|This article does not cite any references or sources. (March 2008)|
5 August 1899|
Sakate, Kagawa, Japan
|Died||23 June 1967(aged 67)|
|Spouse||Shigeji Tsuboi (1925-1967)|
Sakae Tsuboi was born in the village of Sakate (now part of the town of Shōdoshima) in Kagawa Prefecture, the fifth daughter of soy sauce barrel maker, Tokichi Iwai. Despite the bankruptcy of her father's employer, and the consequent worsening of her family's economic situation, she was still able to complete eight years of schooling, before going on to work in the post office and town hall. In 1925, at the age of 26, she went to Tokyo to marry Shigeji Tsuboi.
After the publication of her debut work Daikon no Ha (Radish Leaves) in 1938, she wrote prolifically, winning the Minister of Education Award for Fine Arts among other prizes. In 1954 the director Keisuke Kinoshita made a film adaptation, starring Hideko Takamine, of her 1952 novel, Nijushi no Hitomi (Twenty-Four Eyes), and Shodoshima became a household name in Japan. In 1967, she was made an honorary citizen of Uchinomi, Kagawa before dying the same year at the age of 67.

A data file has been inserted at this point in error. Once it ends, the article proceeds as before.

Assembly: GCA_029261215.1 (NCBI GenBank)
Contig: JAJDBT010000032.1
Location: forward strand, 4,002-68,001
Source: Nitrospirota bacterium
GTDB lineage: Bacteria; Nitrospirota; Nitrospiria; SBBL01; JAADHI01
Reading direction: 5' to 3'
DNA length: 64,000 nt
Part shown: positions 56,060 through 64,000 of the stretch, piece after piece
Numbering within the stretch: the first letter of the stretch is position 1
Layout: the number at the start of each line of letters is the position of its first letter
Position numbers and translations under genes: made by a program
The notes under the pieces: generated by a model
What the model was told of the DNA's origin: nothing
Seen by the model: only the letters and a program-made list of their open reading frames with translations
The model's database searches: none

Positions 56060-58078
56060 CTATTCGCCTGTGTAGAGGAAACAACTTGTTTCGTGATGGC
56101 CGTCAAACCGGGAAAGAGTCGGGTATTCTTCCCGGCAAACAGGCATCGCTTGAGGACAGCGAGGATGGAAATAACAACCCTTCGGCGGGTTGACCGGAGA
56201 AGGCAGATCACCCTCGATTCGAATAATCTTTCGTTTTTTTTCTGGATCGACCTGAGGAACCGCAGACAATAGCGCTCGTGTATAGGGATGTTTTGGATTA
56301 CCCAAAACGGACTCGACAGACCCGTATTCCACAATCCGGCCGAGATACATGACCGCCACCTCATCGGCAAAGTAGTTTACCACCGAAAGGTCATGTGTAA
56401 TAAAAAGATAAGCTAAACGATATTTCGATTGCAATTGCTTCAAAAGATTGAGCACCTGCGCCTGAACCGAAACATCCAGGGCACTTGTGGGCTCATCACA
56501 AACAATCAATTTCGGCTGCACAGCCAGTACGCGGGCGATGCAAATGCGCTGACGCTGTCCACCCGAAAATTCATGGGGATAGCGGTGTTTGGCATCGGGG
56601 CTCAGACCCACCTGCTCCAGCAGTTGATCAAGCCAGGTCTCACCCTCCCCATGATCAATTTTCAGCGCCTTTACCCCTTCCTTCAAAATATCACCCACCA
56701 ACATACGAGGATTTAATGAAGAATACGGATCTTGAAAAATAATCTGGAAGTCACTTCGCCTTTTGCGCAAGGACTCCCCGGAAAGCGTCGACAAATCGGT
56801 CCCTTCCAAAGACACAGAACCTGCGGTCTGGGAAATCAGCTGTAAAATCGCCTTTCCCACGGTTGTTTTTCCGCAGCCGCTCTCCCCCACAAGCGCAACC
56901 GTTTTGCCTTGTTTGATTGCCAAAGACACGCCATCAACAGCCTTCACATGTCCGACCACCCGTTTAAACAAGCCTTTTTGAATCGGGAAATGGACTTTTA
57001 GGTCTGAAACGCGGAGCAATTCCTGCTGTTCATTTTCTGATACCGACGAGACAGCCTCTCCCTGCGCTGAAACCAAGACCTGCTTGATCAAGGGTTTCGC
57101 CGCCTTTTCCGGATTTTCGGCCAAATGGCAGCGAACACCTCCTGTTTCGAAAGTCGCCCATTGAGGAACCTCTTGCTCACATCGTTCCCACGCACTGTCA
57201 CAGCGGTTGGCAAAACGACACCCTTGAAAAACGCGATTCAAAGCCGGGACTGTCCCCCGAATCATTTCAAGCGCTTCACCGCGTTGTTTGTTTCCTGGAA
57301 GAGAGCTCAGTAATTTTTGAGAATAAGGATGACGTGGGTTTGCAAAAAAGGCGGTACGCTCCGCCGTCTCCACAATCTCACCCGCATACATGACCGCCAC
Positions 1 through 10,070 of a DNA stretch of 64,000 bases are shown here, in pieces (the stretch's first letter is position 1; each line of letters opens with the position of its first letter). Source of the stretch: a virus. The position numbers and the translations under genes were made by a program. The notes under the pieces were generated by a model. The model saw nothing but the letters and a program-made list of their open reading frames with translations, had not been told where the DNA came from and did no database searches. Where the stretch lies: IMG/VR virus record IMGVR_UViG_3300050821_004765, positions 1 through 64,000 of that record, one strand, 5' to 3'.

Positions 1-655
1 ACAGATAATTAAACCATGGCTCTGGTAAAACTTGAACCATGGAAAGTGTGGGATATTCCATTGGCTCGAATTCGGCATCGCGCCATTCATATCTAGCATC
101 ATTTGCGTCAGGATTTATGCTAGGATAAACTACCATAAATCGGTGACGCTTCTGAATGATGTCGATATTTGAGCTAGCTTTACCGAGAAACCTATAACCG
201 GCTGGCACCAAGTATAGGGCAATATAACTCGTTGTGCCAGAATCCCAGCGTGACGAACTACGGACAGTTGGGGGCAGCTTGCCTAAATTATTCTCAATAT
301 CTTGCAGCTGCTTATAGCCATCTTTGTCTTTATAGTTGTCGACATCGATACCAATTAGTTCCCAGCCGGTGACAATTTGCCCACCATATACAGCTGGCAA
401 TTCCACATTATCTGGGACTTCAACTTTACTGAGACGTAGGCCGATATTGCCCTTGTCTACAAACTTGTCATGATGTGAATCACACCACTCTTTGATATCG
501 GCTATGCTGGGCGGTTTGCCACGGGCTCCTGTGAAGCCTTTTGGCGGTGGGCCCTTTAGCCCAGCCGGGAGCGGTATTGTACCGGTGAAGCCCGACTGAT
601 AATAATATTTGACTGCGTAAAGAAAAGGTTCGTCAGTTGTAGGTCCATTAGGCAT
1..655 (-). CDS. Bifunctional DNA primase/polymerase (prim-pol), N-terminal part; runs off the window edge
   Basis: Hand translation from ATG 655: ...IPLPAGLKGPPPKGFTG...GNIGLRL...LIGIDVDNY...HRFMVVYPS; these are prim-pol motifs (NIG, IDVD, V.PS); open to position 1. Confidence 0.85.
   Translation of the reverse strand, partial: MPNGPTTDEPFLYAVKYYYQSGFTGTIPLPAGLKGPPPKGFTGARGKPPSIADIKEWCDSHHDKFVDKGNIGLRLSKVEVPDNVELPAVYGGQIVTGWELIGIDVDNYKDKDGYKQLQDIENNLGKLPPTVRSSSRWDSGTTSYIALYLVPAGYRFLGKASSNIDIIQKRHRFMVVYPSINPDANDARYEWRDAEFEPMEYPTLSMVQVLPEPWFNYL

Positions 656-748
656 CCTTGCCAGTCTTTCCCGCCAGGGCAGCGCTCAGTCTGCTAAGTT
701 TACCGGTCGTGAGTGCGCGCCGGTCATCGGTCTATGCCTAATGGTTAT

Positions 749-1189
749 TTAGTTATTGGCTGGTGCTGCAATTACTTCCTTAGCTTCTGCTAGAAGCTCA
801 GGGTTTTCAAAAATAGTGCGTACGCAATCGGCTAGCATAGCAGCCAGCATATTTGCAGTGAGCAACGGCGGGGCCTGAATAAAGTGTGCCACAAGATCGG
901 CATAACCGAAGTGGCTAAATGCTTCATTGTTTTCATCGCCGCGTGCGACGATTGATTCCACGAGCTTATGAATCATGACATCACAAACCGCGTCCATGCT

Sakae Tsuboi Prize
In 1979, to honour Tsuboi's work, Kagawa Prefecture established the Sakae Tsuboi Prize for children from the prefecture.
- Daikon no Ha (Radish Leaves)
- Kaki no Ki no Aru Ie (The House with the Persimmon Tree)
- Haha no Nai Ko to Ko no Nai Haha to (The Motherless Children and the Childless Mother)
- Sakamichi (The Slope)
- Nijushi no Hitomi (Twenty-Four Eyes) - (the only work readily available in English translation)
- Kaze (The Wind)
- Tsukiyo no Kasa (Umbrella on a Moonlit Night)